One problem I've had from the beginning is the classification of my stories. Most of the publishers my German agent approached loved my writing style, my ideas and especially my characters, but they couldn't decide which label to put on the manuscripts. So ultimately, they passed.
These days, the box (or genre) is not half as important as it used to be. Many of the novels I read contain elements of romance as well as traditional fantasy elements; some incorporate elements of westerns or science fiction. New genres are popping up out of nowhere (5-10 years ago, steampunk was unheard of in Germany), and new age groups follow. Up until recently there was no reading age group of New Adult. These days there is although it's not (yet) as established as Juvenile, Middle Grade, Young Adult, and Adult.
If find that more and more readers don't care so much about genre any more either. The people that follow me on Goodreads for example, are always willing to try something even if the initial genre isn't theirs. I have found many gems that way. Take science fiction as an example. For me those were mostly stories set in outer space with lots of technical babble involved and usually a space alien here or there. Two masterful writers I know and love to read (Holly Lisle's Cadence Drake series and J.A. Marlow's Redpoint Romance series) cured me. Sure, they have some outer space scenes too but it's mainly about humans and the way they interact.
The same goes for my "Gendarmerie Magique" series. Sure, it is basically YA Urban Fantasy, but it's also a crime story (a murder mystery police procedural to be precise), and it's got elements of romance and family problems as well. It sheds light on friendships and on non-human species. All in all, it's a conglomerate of genres. I can tell you what genres it isn't: it's NOT Science Fiction, it's NOT historical, and it's NOT contemporary. But putting a single label on it would be like declaring that a bird is a dinosaur – it sort of is but it sort of isn't too.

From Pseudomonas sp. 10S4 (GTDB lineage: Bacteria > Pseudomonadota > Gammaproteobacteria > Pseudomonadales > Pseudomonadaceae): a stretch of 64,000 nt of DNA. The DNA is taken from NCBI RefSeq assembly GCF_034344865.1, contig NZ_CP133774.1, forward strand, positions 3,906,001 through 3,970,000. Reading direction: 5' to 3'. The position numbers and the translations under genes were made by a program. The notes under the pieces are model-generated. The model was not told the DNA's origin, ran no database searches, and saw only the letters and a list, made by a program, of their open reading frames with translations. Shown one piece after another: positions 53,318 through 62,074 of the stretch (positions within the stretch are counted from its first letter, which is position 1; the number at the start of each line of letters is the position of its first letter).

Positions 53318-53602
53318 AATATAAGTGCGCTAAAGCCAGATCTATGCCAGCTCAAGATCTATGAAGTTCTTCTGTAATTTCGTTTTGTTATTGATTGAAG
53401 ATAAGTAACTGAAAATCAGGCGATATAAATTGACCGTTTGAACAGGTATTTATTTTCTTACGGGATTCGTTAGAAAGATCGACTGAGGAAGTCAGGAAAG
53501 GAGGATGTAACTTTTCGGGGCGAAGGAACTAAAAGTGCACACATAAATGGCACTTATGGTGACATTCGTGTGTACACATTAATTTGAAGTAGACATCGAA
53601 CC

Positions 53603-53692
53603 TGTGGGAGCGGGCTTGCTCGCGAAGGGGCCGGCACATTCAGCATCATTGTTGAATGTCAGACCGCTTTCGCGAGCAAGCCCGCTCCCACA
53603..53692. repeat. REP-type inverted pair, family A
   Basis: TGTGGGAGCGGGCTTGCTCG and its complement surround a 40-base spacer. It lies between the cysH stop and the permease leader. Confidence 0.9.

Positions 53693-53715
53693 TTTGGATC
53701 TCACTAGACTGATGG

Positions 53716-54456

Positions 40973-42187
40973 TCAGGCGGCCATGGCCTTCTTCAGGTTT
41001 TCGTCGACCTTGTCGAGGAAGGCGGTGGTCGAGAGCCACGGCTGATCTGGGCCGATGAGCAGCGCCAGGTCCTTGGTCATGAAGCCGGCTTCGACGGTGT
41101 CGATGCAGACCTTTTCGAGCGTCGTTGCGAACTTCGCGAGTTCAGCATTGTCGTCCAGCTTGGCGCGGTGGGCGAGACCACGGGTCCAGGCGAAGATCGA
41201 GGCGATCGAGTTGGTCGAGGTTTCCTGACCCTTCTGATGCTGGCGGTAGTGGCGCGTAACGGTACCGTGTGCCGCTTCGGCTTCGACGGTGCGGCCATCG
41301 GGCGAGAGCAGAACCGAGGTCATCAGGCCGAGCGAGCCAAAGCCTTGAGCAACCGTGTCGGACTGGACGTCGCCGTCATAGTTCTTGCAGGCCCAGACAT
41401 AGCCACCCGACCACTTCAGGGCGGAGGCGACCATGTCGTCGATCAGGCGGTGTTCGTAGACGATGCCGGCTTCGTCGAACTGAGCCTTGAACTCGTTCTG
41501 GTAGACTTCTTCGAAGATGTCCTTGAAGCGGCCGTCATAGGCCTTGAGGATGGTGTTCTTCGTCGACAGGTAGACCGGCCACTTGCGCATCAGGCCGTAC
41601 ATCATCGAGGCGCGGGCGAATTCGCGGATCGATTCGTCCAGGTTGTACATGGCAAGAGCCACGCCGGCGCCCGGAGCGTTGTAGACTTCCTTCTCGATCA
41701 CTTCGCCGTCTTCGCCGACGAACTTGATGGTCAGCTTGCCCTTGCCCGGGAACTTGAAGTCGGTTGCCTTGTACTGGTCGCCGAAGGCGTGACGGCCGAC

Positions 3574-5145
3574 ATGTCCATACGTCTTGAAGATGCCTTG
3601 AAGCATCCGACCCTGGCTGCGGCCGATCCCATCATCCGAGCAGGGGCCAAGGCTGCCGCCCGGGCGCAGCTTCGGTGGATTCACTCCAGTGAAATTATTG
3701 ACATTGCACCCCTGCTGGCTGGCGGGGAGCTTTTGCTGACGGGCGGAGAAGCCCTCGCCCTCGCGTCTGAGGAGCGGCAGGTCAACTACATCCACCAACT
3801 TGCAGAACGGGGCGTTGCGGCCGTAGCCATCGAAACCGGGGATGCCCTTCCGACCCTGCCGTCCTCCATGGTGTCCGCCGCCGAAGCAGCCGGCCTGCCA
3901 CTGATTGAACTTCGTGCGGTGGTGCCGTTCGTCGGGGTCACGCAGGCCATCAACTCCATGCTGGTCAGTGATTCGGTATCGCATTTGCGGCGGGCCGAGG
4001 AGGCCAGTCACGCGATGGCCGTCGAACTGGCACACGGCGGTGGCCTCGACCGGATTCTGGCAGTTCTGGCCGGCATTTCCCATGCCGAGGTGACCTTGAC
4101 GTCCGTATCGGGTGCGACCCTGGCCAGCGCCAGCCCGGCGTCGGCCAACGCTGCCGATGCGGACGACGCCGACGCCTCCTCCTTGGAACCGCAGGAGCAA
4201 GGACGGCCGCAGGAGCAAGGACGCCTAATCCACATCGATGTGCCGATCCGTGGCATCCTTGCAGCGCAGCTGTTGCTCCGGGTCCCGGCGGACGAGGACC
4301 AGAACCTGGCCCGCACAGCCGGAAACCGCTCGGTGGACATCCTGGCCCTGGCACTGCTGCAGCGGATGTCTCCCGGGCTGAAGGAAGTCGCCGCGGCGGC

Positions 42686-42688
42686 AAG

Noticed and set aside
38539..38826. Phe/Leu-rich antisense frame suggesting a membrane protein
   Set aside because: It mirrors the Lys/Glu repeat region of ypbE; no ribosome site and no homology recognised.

Don't you think it's time to set aside our concepts of genre and be prepared to trust the writer? If a story is well written, why should it matter what genre the publisher put it under?
About the Book
CSI with magic but without the gore
Despite her obvious lack of magical talent, nineteen year old Moira Bellamie apprentices with the Gendarmerie Magique, the magic police. She puts all her effort into solving a burglary at the National Museum where antique weapons have been stolen, to keep the hard won job. Falling for her partner Druidus wasn't part of the plan. When more and more people are murdered with one of the stolen weapons, Moira must tame uncontrollable magic, or the people she cares for will die, her partner first and foremost.
For lovers of Fantasy and Mystery from 14 years up.
ABOUT THE AUTHOR
I’ve been telling and writing stories all my life, but only two year ago, with the success of eBook publishing, I became an Indie author. I never looked back. Sure, my manuscripts have found praise with traditional publishers, but no one had the courage to publish something they couldn’t neatly stuff into a labeled box.
Well, just like my books, I don’t fit one box. I’m the daughter of a forester and a studied forester myself. I’m sister to three brothers, and a mother to three daughters. I’m a tomboy at heart and simultaneously tidy and chaotic – I can’t be any different with my Muse (the creative part of me) dragging me in one direction and my Editor (the neat, logical side) pulling in another. There are three things in this world I love more than anything: my family, stories (mine and those of others) and nature. The best thing that can happen to me is when someone I don’t know leaves a review for one of my books telling me how much (s)he liked it.
GIVEAWAYGiveaway for "Swordplay – A Gendarmerie Magique novel"